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IEEE Annals of the History of Computing

Issue 3 • July-Sept. 2002

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Displaying Results 1 - 8 of 8
  • US information retrieval system evolution and evaluation (1945-1975)

    Publication Year: 2002, Page(s):35 - 55
    Cited by:  Papers (5)  |  Patents (2)
    Request permission for commercial reuse | Click to expandAbstract | PDF file iconPDF (384 KB) | HTML iconHTML

    Information retrieval has evolved through four phases: manual and mechanical devices; off line computing; online computing and vendor access; and distributed, networked, and mass computing. The article primarily addresses the first three phases. We examine IR systems in terms of four basic functions within a broader communications system context: analysis of document information content including ... View full abstract»

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  • Guest editor's conclusion: reflections on the evolution of library computing

    Publication Year: 2002, Page(s):75 - 78
    Cited by:  Papers (2)
    Request permission for commercial reuse | PDF file iconPDF (241 KB) | HTML iconHTML
    Freely Available from IEEE
  • Twin pillars of computing

    Publication Year: 2002, Page(s):88 - 87
    Request permission for commercial reuse | Click to expandAbstract | PDF file iconPDF (189 KB) | HTML iconHTML

    First Page of the Article
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  • Imagining information retrieval in the library: Desk Set in historical context

    Publication Year: 2002, Page(s):14 - 22
    Cited by:  Papers (7)
    Request permission for commercial reuse | Click to expandAbstract | PDF file iconPDF (271 KB) | HTML iconHTML

    In the 1950s, a computer that could hold the contents of a library, retrieve facts and formulate questions was laughable to many. The 1957 movie "Desk Set" accurately mirrored the way ordinary citizens perceived computers and their possible consequences. On another level, the film's focus on libraries was an ideal juxtaposition of humans' intellectual capacity with machines' processing capacity. View full abstract»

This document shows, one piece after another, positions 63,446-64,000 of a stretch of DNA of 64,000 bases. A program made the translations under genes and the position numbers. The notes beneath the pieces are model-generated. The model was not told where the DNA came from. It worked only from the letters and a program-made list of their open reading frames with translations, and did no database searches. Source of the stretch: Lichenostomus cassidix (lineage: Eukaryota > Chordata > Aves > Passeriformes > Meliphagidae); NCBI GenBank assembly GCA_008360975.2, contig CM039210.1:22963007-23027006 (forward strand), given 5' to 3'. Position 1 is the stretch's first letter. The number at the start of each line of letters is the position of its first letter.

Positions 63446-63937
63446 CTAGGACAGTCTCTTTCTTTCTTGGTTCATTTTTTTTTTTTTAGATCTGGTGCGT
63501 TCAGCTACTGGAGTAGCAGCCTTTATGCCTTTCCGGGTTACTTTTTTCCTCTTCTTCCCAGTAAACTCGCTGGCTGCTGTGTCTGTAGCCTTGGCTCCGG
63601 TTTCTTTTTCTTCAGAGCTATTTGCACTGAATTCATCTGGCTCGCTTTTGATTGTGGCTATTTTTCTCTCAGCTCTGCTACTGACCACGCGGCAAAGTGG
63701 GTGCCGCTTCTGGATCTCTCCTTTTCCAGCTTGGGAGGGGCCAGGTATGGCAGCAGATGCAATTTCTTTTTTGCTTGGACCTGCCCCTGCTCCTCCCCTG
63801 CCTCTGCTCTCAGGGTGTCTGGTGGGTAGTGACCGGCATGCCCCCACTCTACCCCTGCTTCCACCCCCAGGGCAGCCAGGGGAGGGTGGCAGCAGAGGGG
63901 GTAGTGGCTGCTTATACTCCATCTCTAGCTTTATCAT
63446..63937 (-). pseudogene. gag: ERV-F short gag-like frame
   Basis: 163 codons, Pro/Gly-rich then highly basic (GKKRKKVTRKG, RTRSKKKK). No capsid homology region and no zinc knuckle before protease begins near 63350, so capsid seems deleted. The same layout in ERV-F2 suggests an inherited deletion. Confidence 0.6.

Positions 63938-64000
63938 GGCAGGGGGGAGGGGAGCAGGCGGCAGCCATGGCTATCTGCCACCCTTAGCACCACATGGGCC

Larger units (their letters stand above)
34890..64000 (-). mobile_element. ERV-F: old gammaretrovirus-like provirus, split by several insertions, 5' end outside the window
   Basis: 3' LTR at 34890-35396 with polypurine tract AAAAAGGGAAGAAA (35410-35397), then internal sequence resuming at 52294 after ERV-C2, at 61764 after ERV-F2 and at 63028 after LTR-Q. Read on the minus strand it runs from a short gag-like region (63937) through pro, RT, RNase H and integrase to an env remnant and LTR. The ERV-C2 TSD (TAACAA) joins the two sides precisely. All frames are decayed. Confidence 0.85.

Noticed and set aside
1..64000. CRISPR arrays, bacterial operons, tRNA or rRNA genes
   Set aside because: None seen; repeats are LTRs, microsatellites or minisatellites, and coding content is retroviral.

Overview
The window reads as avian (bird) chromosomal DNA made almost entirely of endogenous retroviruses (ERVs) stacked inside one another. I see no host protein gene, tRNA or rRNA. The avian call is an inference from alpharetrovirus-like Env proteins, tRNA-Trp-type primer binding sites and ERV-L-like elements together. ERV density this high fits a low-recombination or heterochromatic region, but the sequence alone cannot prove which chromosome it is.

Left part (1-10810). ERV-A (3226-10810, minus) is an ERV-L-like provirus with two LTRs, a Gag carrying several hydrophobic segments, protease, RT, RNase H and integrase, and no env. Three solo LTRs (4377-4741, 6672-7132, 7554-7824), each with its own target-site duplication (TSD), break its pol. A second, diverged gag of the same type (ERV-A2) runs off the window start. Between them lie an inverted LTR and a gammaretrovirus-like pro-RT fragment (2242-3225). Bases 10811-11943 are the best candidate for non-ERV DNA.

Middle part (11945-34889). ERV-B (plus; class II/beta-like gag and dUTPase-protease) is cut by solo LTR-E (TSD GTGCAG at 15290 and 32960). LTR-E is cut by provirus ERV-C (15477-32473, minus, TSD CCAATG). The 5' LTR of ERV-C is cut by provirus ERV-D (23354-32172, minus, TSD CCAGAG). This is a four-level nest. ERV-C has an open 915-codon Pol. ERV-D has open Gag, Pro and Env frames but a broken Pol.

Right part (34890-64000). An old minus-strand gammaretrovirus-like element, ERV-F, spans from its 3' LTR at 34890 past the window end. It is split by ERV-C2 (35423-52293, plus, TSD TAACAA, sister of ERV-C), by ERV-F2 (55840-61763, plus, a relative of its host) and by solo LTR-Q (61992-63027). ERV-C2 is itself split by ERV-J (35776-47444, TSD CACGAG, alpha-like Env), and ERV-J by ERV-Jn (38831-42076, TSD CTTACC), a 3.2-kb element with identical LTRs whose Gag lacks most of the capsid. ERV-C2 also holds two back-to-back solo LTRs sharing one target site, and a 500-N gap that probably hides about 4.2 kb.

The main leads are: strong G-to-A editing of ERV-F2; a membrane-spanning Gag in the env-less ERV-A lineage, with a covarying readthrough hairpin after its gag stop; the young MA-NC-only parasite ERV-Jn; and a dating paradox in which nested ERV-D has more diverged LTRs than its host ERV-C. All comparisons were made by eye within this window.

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  • The Ford Foundation's search for an American library laboratory

    Publication Year: 2002, Page(s):56 - 74
    Request permission for commercial reuse | Click to expandAbstract | PDF file iconPDF (333 KB) | HTML iconHTML

    In the late 1950s, the Ford Foundation hoped that its library organization, the Council on Library Resources, would use its monies to sponsor a permanent library high-tech laboratory. After several years, Ford's techno-visions became tied to the hopes of the Massachusetts Institute of Technology (MIT) to enter the information field. Unfortunately, MIT's "Project Intrex" ended without meeting its s... View full abstract»

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  • Automating the library: the council on library resources

    Publication Year: 2002, Page(s):2 - 13
    Cited by:  Papers (4)
    Request permission for commercial reuse | Click to expandAbstract | PDF file iconPDF (371 KB) | HTML iconHTML

    For the past 45 years, the free-spirited, sometimes colorful Council on Library Resources (now the Council on Library and Information Resources) has played a major role in helping libraries automate. This is the story of how a small band of foundation-financed promoters contributed instrumentally to the networked bibliographic services of today's libraries and to the achievements of digital-librar... View full abstract»

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  • Remembering the LFK network

    Publication Year: 2002, Page(s):79 - 81
    Cited by:  Papers (2)
    Request permission for commercial reuse | Click to expandAbstract | PDF file iconPDF (204 KB)

    The well-known Arpanet was the first operational packet-switching network. Almost completely unknown is what we claim was the second operational packet-switching network, the LFK network - although, admittedly, it was a fairly minimal network. Work on the LFK network began in 1970, and it was installed and accepted in 1972. It was used as part of a logistics system relating to the Norwegian Air Fo... View full abstract»

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  • Harley Tillitt and computerized library searching

    Publication Year: 2002, Page(s):23 - 34
    Cited by:  Papers (2)
    Request permission for commercial reuse | Click to expandAbstract | PDF file iconPDF (572 KB) | HTML iconHTML

    Responding to the needs of Korean War defense contractors, IBM built the 701 computer. Although its principal purpose was assisting aerospace research and development, other uses quickly developed. At China Lake Naval Ordnance Test Station, Harley Tillitt proposed an experiment to locate specific documents. The experiment was probably the first use of a computer for a library application. View full abstract»

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Aims & Scope

The IEEE Annals of the History of Computing serves as a record of vital contributions which recount, preserve, and analyze the history of computing and the impact of computing on society.

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Meet Our Editors

Editor-in-Chief
Nathan Ensmenger
Indiana University, School of Informatics & Computing
nensmeng@indiana.edu